Tim Farron attacks Tory record on LGBT rights

Tim Farron has attacked the Conservative government's record on LGBT equality accusing it of "trailing behind on transgender rights."

The evangelical Christian leader of the Liberal Democrats criticised Cameron's government and called for the removal of gender indicators in documents such as passports. In an article for the Huffington Post he praised his own party's record on tackling the "problems trans and intersex people face".

Tim Farron became Lib Dem leader after a disastrous election campaign which left the party with only eight MPs.Reuters

"They are all too often marginalised, ignored and discriminated against," Farron wrote. "Gender identity clinics are chronically underfunded and trans women have been repeatedly put in all male prisons, which has had fatal consequences."

"Yet, on this issue – like so many others, we still seem to have a Conservative party which trails public opinion rather than stands fast on principle," he wrote. 

"Something as small as not having to choose whether to tick the male or female box on applications can make a huge difference."

Farron, who has repeatedly avoided answering whether he thinks gay sex is a sin, said the Conservatives have "stalled" on LGBT rights because they don't have "the firm, unwavering hand of the Liberal Democrats. "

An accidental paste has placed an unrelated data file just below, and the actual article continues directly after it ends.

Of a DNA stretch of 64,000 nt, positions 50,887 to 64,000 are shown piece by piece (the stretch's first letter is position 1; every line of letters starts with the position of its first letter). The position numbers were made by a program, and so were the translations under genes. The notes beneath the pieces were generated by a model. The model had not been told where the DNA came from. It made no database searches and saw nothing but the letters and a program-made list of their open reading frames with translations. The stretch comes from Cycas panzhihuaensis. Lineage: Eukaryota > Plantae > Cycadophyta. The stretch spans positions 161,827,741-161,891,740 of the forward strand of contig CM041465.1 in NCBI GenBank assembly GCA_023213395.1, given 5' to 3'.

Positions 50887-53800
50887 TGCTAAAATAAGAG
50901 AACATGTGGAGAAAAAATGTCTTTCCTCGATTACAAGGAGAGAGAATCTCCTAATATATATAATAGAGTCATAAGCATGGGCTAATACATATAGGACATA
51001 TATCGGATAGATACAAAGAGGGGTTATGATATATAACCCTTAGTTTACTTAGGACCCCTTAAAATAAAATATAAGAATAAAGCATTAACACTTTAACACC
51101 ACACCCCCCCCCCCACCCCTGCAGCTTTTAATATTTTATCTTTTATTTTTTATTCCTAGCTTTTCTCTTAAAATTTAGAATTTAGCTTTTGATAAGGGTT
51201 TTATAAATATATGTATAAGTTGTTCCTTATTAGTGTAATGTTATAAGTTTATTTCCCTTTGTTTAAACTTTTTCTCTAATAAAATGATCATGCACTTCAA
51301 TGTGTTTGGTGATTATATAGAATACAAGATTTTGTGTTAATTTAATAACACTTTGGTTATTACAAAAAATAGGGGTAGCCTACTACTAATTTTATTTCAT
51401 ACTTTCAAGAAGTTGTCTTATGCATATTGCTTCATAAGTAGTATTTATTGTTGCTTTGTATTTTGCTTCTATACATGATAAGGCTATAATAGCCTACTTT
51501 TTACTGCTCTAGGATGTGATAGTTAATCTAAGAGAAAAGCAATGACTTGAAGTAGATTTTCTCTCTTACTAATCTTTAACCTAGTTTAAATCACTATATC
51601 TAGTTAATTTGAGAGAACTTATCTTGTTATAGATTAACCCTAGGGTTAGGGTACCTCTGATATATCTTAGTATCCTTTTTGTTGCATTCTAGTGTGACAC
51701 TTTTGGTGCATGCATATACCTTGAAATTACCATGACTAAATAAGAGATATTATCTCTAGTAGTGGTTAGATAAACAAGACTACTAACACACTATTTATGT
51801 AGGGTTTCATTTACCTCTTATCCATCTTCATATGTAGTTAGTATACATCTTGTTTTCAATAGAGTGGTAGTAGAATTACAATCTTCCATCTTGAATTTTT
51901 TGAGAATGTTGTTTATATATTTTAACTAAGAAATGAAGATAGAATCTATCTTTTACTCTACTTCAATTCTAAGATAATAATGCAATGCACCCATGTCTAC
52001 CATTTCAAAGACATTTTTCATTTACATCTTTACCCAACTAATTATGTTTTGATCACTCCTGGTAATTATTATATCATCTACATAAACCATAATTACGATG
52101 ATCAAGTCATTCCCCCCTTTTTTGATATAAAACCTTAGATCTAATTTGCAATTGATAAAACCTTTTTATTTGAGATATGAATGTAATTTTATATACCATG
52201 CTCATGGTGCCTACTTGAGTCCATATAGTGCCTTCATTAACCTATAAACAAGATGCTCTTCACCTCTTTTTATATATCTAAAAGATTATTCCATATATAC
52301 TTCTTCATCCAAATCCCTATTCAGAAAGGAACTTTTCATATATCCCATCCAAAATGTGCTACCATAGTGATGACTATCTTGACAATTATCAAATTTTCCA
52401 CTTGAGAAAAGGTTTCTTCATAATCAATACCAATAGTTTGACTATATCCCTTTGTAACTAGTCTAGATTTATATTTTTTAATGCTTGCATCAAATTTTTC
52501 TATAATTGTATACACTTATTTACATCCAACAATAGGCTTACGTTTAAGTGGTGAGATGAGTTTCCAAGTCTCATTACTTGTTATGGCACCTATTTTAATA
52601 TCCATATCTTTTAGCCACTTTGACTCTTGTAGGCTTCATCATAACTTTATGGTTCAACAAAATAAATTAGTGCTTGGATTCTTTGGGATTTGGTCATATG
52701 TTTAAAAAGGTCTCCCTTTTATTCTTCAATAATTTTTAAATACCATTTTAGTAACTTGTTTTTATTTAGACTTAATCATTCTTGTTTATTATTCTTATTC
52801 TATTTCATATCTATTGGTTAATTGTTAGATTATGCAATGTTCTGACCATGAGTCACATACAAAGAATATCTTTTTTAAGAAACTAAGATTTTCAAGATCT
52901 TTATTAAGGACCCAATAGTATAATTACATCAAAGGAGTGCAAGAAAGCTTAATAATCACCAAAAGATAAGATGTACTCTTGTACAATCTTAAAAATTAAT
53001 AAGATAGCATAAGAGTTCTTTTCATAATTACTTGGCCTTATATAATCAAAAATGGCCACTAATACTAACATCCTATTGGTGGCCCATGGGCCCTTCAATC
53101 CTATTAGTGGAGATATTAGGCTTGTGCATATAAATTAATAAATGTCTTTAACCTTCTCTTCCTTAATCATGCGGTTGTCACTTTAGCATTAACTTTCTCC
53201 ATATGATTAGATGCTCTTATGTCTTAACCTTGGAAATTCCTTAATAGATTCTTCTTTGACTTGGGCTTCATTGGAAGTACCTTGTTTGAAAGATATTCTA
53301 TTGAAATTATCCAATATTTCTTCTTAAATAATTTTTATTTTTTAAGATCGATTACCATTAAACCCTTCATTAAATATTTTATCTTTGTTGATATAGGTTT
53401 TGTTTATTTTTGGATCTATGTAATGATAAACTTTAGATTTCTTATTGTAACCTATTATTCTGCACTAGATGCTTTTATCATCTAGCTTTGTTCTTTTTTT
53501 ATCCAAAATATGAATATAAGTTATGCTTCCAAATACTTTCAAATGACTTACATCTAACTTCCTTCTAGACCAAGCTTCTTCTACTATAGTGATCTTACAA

"We are an open and liberal society, we should be a world leader on this issue, for trans children, non-binary adults and their families, but that will require work both in Parliament and outside it," he wrote.

"I believe the barriers are coming down and I and my party will be doing our bit to help them on their way but ultimately this is a group effort and will require more awareness raising initiatives like this to drive the change."

Farron abstained at the third reading of the same-sex marriage legislation alongside a number of other Lib Dem MPs, after previously voting for it.

He later said he regretted abstaining as it gave the impression he was opposed to same-sex marriage. He has since insisted he is a firm believer in marriage equality.

"I think you should have every right to love who you love, marry who you wish," he told Sky News shortly after being elected as Lib Dem leader.

"I believe and support equality under law, equal dignity and that includes people, whatever their sexuality. So, I'm a liberal to my fingertips."

He said after receiving criticism connected to his faith: "I am not the archbishop of Canterbury and I do not go around making religious or theological announcements."